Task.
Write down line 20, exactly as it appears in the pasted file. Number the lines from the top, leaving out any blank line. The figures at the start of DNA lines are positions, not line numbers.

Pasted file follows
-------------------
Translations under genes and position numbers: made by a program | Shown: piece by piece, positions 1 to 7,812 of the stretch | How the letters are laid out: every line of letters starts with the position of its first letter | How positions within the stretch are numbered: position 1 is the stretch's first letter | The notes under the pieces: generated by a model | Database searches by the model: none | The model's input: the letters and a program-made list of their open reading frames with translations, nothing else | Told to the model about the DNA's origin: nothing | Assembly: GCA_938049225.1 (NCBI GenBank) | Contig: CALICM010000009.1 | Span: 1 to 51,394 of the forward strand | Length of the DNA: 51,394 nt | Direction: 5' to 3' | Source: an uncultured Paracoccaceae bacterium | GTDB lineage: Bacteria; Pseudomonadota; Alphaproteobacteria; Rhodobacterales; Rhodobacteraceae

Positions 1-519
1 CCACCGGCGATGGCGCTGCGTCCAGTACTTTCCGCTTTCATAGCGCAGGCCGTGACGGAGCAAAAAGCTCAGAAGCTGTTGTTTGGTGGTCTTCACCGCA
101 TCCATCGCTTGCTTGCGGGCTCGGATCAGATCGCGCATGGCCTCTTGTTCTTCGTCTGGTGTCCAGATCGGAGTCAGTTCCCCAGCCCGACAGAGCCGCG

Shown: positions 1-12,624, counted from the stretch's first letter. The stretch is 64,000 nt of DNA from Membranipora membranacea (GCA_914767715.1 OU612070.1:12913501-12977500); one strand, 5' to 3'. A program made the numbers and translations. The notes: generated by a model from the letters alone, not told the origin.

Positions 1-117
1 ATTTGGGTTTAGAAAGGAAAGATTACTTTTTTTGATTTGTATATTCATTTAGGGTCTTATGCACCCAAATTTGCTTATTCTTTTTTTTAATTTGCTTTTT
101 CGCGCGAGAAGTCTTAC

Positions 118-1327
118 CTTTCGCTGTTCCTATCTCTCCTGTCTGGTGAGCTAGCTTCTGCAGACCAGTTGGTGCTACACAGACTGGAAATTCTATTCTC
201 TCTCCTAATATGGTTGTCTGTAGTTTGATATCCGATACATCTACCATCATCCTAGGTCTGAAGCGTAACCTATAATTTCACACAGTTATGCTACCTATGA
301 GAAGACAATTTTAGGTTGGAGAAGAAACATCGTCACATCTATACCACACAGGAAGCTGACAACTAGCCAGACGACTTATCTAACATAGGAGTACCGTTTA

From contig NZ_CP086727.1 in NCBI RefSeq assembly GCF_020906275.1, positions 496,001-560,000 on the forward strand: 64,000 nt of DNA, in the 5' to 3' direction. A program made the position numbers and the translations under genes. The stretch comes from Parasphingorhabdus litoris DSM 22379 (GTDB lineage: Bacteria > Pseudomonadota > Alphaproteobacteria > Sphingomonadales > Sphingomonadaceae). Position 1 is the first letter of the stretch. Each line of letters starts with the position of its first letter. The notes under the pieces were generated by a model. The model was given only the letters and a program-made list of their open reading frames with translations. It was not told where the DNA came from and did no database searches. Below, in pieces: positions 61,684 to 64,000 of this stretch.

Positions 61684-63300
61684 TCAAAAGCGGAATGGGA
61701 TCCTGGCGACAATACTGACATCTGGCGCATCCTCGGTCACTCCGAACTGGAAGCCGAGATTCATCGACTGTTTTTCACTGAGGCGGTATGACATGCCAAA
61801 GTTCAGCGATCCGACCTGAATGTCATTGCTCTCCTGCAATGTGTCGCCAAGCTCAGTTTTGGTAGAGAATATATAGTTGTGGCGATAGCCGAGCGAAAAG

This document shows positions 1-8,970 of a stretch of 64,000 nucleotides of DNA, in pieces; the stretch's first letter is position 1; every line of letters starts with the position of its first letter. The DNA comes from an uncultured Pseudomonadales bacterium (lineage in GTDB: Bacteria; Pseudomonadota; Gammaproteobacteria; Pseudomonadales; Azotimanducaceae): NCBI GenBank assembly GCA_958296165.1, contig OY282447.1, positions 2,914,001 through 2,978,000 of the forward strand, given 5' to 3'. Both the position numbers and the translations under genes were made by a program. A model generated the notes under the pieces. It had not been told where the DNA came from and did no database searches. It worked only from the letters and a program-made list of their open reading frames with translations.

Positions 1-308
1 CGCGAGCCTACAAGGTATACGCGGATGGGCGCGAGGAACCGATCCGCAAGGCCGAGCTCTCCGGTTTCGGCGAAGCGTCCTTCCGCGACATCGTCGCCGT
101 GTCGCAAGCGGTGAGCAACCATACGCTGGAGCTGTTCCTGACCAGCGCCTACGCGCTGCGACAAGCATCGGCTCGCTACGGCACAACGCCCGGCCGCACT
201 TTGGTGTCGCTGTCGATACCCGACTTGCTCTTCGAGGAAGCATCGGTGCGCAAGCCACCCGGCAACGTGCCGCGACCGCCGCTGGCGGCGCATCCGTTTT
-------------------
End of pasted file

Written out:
1 CGCGAGCCTACAAGGTATACGCGGATGGGCGCGAGGAACCGATCCGCAAGGCCGAGCTCTCCGGTTTCGGCGAAGCGTCCTTCCGCGACATCGTCGCCGT